PIERRE | Parents looking for help sending their children to private school may be able to tap a state-backed scholarship program as soon as this fall under South Dakota's new school choice law, the measure's legislative sponsor said Thursday.
Going into effect next month, the plan mimics other states' programs by offering tax credits in exchange for donations to private-school scholarships. Advocates are laying the groundwork for South Dakota's program, which targets insurance companies with the tax incentive.
Lawmakers approved the plan this year over the protests of public education advocates.
Under the law, insurance companies can get an 80 percent tax credit for total contributions to a grant organization that provides the scholarships. The total amount of credits is capped at $2 million each budget year.
Supporters last month established a nonprofit called South Dakota Partners in Education to dole out scholarships as funding becomes available. Advocates have been contacting insurance companies and learning from other states that have similar programs, said retiring Republican Sen. Phyllis Heineman, the measure's legislative sponsor.
The organization aims to award at least some scholarships for the fall, said Heineman, who is also a board member of the new nonprofit. Her work is "purely a volunteer effort," and she won't see any financial gain from the unpaid position, Heineman said.
Some insurance companies have already shown interest in the program, and larger national insurers are familiar with the tax credit concept from other states, said board member Katie Mellor, president of the South Dakota Christian Schools Association.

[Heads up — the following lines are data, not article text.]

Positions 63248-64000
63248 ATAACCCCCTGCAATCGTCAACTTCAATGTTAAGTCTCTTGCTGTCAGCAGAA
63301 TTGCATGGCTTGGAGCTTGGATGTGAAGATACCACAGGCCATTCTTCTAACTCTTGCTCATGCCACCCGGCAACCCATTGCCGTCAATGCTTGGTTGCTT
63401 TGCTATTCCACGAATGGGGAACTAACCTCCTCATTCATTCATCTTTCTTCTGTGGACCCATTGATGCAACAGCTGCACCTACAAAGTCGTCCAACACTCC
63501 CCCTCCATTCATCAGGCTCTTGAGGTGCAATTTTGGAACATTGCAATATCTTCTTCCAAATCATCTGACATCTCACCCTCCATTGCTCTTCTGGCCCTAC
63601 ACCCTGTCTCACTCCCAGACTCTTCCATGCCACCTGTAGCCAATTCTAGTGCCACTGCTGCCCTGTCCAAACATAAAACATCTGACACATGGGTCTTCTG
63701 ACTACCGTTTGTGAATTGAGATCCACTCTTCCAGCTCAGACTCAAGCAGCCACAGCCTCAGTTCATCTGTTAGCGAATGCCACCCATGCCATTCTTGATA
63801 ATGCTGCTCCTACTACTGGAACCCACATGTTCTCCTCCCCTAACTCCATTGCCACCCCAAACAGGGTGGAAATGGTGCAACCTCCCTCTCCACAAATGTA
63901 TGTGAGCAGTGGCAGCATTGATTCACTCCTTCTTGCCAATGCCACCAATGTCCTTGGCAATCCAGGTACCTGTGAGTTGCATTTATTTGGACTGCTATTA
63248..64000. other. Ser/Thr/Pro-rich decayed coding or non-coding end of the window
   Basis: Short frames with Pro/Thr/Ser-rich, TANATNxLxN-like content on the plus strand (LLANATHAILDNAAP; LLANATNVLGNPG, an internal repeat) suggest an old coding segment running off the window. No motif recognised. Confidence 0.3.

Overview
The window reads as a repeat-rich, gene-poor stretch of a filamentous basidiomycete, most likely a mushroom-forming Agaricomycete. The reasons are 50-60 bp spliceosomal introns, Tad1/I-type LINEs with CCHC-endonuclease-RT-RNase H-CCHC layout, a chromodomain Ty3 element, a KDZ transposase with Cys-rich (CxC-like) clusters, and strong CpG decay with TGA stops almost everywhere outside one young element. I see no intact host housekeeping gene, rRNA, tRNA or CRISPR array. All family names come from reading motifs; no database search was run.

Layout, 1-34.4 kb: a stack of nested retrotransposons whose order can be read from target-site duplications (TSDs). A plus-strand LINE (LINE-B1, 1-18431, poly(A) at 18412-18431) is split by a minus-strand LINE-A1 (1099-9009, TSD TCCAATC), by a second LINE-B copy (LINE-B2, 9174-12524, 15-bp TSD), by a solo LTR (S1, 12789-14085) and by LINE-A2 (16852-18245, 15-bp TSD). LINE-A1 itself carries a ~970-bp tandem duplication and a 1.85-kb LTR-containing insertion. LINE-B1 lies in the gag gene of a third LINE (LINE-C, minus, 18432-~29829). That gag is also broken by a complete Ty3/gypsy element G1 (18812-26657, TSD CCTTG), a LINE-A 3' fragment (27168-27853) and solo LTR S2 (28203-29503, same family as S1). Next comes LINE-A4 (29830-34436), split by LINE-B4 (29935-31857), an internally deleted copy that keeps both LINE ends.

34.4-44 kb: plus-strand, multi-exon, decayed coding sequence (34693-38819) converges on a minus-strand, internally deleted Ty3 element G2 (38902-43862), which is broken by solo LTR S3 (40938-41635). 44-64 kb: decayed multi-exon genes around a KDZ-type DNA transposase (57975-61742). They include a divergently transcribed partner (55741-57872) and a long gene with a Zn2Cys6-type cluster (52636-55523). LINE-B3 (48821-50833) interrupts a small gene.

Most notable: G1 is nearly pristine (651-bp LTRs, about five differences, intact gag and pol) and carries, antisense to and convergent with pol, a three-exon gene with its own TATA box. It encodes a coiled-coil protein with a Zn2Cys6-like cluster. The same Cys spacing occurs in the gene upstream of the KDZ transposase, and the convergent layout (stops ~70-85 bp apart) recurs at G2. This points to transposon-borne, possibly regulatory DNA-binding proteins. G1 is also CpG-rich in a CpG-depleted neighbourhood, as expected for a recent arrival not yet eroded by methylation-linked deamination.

Boosters say the tax credits target businesses that pay an insurance company tax in South Dakota because it is a stable source of revenue that shows consistent growth.
"We'd love to be able to hit our $2 million tax credit limit," Heineman said. "That would be our ultimate goal, and with that we could award many hundreds of scholarships."
Students under the South Dakota program will be eligible for the scholarships if their families the year before made up to 150 percent of the income standard used to qualify for free or reduced-price lunch, among other conditions.
Critics argue the state has an obligation to provide public education and that the measure could unconstitutionally direct public funds to religious schools. They worry it could lay the groundwork for a larger program that would siphon a significant number of students and support from public schools in the future.
"We've seen tax credits be the beginning of vouchers in other states, and it's a concern when we begin to talk about diverting revenues from our public schools," said Mary McCorkle, president of the South Dakota Education Association, a teacher's union. "Our public schools are the great equalizer, the provider of opportunity for all our students."